This summer, we’ve been thinking about power – the power of political engagement in pushing forward nonprofits’ efforts and how power shows up in evaluating social change. We learned about the power of an Atlanta-based collaborative driving change in the city. We explored a timeline of how laws and practices have led philanthropy to accumulate and privatize wealth. And we read about how financial struggles led to the closure of the social impact-focused publication BRIGHT Magazine.
What would you add to this list? Tweet us your recommendations @WeDreamForward.
STRATEGY | Stanford Social Innovation Review | 6-minute read
It’s a myth that nonprofits can’t get political. In fact, to tackle challenges like childhood hunger at a systems level, nonprofits must engage in political activity. In this article, Billy Shore – the founder of Share Our Strength and Community Wealth Partners – writes about how fostering political support can help nonprofits scale their efforts, garner more resources, and engage executive leadership to help bring about long-term impact. He also shares five lessons learned in Share Our Strength’s political engagement:
- Getting political is often about educating, not necessarily lobbying or campaigning.
- Nonprofits need to build their internal political capacity.
- Building capacity sometimes means buying it.
- Political success requires that nonprofits take the long view.
- Nonprofits are not alone.
EVALUATION | Medium| 11-minute read
Though building and shifting power is critical in making social change, conversations about power don’t often happen when we talk about funding and evaluating that change. In this blog post, the Innovation Network shares what they’ve learned about power-building efforts of organizations, networks, and movements. Alongside each lesson learned, they share some implications for evaluating social change efforts.
- Lesson 1: Concepts of power are contested.
- Lesson 2: Power is dynamic and multidimensional.
- Lesson 3: Examining power can help us understand the structural forces that enable or constrain change efforts.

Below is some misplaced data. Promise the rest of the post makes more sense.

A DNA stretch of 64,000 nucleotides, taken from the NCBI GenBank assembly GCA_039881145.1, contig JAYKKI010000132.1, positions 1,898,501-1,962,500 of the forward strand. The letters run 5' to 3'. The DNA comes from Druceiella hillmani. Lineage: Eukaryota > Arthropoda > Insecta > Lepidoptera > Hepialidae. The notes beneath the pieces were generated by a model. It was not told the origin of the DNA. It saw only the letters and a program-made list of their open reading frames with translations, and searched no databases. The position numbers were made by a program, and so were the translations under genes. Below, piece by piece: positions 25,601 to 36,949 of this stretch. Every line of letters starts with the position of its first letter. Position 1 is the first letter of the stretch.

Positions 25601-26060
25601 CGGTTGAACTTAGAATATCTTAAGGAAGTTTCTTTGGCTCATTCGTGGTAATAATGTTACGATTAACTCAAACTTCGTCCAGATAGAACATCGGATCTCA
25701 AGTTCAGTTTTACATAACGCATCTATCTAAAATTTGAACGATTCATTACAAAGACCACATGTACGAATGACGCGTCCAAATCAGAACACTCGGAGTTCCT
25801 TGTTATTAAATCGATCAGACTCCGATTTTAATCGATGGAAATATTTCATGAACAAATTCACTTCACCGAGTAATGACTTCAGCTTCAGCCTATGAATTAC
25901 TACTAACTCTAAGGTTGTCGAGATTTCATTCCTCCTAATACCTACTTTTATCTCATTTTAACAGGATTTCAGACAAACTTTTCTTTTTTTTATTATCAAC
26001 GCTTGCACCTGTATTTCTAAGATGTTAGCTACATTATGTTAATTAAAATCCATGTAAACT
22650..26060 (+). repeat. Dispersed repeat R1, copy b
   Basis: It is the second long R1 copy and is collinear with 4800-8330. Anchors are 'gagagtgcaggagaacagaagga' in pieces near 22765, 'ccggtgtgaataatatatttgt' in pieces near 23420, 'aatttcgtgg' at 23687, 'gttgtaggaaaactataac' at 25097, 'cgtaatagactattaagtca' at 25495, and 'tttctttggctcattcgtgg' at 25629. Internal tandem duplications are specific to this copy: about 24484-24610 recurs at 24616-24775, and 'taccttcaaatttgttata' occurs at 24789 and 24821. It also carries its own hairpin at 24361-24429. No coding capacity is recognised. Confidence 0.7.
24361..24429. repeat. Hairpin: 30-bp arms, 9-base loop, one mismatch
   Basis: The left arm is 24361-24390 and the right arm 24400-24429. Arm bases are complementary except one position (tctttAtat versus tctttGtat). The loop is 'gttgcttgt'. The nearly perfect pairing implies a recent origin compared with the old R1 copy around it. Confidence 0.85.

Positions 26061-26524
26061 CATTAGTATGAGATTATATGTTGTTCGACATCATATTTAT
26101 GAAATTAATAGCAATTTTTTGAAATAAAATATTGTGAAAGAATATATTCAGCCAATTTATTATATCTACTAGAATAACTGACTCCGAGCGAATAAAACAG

- Lesson 4: Power building is at the heart of grassroots-led change efforts and can help us understand the progress and success of change initiatives.
- Lesson 5: Power to, power with, and power within are three expressions of power building that provide us with a starter framework for assessing power.
- Lesson 6: Governing, people, and narrative power are three common types of power building that advance structural change.
FINANCIAL SUSTAINABILITY & GRANTMAKING STRATEGY | Bright Magazine | 8-minute read
In this farewell letter, the editor of BRIGHT Magazine Sarika Bansal shares why the small, independent, social impact-focused magazine closed. In short: funding dwindled. The magazine turned down some foundation funding when the funders sought to highlight issues that mattered most to them – an emphasis that deviated from the magazine’s mission. Outside of philanthropy, the magazine found that its revenue-generating experiments required heavy effort and upfront money and didn’t bring in enough revenue. The magazine’s closure offers lessons for funders and independent media alike.
“Something can be worthwhile AND difficult to fund. That’s okay. The latter does not negate the former,” said Bansal.
COLLABORATIVES | Nonprofit Quarterly | 15-minute read
The Atlanta-based Just Growth Circle – an initiative that grew out of a collaboration between Partnership for Southern Equity and Climate Interactive – is shifting the city’s urban planning conversation to focus on issues like racial equity, economic justice, and climate change. The circle, which is made up of businesses, politicians, nonprofits, academics, and community members, strives to help Atlantans understand the complex systems they live in and put power in their hands to identify opportunities for change. As a result of this, say the writers, the circle has helped shape a watershed restoration plan that includes commitments to protect against displacement and benefit marginalized neighborhoods. In this article, the authors write about the circle’s shared values and how they’ve designed their work.
HISTORY OF PHILANTHROPY | Justice Funders | 8-minute read
Although the original definition of philanthropy is “love of humanity,” the field has fueled the accumulation and privatization of wealth. In order to reclaim that original definition and move toward a just future, we must understand the past, according to Justice Funders, a partner and guide to funders. To help better understand this history, Justice Funders developed a timeline that walks through the development of laws and practices in philanthropy over the last 100 years.